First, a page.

Family and quality relationships are meaningful and important – I don’t deny that – but this still doesn’t answer the question of what universally encapsulates success.

Perhaps Success Is Different For Everyone


As you can see, my rumination about success is rather conflicted.

When I think through the social constructs of ‘success’, it strikes me that there are trade offs.

A successful family life may compromise progression in your career. Earning a high income may require sacrifices to your health or relationships.

So Is Success An Internal Project?


Many years ago, I noticed an ‘I’ll be happen when I lose weight‘ pattern of thinking in my clients.

Much like my confused goals of becoming a better dancer, I noticed that many people put off meaningful projects in their lives. The were labouring under a cognitive distortion that their lives would get better if and when they managed to get weight, instead of damn well doing the things that mattered most to them at their current size.

This set me to thinking that our happiness (if such a black and white emotion even exists) is often tied to external successes. I’ll be happen when…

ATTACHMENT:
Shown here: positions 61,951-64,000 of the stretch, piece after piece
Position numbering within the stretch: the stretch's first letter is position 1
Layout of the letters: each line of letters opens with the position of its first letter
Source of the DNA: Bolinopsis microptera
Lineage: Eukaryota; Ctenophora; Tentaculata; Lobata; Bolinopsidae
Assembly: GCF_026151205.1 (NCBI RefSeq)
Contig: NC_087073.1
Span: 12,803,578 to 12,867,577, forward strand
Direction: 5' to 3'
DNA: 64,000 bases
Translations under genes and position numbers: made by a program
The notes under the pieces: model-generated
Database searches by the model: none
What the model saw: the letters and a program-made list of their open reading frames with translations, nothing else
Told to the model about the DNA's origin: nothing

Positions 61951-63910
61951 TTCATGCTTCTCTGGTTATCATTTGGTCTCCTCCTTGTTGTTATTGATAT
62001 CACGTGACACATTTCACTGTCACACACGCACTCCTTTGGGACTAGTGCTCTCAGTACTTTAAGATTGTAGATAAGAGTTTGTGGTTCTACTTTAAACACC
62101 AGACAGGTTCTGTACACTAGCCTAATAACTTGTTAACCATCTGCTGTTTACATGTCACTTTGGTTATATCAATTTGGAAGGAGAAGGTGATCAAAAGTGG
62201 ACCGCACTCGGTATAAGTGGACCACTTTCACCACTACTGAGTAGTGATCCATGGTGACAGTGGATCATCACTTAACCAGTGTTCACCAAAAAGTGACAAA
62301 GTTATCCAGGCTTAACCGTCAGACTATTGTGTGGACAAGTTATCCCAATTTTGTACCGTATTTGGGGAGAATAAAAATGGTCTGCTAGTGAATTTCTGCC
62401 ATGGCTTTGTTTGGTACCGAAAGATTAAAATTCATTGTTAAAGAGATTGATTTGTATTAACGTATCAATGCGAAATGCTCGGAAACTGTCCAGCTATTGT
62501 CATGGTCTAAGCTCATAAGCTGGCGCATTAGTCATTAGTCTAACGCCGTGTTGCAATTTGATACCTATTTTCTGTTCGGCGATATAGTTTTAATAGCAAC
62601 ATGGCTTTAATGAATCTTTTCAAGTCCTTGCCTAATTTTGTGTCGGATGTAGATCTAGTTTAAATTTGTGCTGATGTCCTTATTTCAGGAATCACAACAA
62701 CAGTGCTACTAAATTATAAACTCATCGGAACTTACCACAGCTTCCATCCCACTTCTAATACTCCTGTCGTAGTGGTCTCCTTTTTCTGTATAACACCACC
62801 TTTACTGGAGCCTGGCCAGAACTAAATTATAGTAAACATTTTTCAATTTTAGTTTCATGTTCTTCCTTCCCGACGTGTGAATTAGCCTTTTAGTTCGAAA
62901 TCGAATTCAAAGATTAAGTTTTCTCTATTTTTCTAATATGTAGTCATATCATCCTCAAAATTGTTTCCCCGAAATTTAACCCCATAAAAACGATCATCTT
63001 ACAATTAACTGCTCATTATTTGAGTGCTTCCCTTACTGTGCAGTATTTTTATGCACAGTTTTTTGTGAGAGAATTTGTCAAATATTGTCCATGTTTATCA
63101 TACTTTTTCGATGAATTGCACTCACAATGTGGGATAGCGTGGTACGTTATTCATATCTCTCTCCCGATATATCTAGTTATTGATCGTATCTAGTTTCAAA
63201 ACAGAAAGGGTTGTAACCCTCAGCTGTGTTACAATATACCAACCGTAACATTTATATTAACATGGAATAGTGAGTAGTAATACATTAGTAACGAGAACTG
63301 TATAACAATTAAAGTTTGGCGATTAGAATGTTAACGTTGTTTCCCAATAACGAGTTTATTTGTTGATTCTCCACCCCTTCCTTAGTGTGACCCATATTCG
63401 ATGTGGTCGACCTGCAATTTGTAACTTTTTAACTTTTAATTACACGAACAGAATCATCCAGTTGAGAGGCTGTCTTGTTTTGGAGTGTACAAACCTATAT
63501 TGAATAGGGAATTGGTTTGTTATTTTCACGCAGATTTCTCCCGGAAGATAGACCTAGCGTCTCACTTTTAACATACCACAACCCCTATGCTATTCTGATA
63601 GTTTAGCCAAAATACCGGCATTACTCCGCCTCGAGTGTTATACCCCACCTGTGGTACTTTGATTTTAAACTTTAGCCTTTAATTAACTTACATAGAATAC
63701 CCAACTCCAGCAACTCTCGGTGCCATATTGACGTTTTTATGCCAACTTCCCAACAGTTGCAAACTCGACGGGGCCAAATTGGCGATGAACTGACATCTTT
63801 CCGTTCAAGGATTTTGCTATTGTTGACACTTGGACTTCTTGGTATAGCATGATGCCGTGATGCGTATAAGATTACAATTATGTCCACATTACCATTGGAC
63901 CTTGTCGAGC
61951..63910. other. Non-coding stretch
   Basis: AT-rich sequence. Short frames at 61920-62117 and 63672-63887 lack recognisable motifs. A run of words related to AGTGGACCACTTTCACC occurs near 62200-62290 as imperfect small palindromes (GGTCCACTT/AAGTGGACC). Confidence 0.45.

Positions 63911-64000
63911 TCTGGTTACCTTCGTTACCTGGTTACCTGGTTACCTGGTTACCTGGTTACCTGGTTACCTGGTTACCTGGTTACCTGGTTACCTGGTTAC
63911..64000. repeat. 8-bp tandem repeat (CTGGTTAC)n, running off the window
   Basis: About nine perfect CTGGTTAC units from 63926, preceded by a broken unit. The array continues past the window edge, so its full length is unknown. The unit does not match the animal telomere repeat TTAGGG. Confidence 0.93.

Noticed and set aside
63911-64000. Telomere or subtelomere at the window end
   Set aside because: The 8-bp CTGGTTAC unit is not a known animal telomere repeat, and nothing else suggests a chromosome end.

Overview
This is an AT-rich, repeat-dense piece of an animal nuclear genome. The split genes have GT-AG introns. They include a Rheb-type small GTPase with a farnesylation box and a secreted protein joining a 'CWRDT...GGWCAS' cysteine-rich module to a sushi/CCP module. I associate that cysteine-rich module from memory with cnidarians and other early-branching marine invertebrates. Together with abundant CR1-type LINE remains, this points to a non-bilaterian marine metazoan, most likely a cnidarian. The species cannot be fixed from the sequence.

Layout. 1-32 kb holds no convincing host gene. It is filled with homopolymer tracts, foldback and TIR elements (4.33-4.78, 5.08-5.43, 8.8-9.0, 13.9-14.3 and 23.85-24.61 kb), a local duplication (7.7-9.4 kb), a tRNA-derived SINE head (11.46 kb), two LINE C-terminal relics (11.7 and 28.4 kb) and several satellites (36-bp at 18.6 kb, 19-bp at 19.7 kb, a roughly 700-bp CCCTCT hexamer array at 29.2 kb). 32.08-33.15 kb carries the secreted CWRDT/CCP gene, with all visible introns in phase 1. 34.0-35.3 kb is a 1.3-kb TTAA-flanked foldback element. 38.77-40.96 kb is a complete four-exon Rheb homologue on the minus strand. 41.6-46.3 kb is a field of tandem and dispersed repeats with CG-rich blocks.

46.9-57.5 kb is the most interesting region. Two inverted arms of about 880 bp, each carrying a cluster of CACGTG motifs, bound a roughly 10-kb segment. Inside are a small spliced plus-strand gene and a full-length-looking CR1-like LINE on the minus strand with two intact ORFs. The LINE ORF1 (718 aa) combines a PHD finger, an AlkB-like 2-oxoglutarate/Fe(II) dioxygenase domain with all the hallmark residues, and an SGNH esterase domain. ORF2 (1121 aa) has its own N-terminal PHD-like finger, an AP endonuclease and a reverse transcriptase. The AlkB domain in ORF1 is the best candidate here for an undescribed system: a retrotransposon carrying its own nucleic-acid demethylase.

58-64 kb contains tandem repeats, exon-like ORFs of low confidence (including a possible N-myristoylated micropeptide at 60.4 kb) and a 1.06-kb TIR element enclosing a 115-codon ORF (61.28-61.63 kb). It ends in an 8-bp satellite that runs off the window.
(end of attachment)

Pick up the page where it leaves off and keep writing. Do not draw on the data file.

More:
• I get a better job
  • Earn more money
  • Find the ‘right one’ 
  • Lose weight
  • Buy a house
  • ‘Make it’
  • Have a baby
  • etc etc

I am not denying that external goals are very worthwhile. But the more I think about it, the more I’m convinced that external accomplishment is not an adequate definition for success. Many people I know who land the dream job, find a new relationship or start acquiring material wealth still complain of their miseries and sufferings. There’s got to be more to the picture.

Take the death bed test


lnstead of relying on other people’s vision for success, I’ve been trying to think critically about how I define such a nebulous concept.

In doing so, I’ve found it incredibly helpful to do a little mental exercise called ‘The Death Bed Test’. At the end of my days, how will I personally define success and a fulfilling life?

In confronting our mortality and the astonishingly short and precious time we have on this earth, we are gifted with the enormous opportunity to wake up and think about how we want to make the most of it.

I’m beginning to understand that success means different things to different people.

I’ve also arrived at the conclusion that I have no right to say you what success should mean to you, any more than anyone else has a right to impose their ideas of success onto me.

The freedom of being a conscious, thinking being comes with the great responsibility of thinking for ourselves.

So perhaps, just maybe at the core of it, success is about autonomously choosing the things that matter most to you and having the courage to act on it.

What do you think?


(Photo by Samuel Zeller on Unsplash)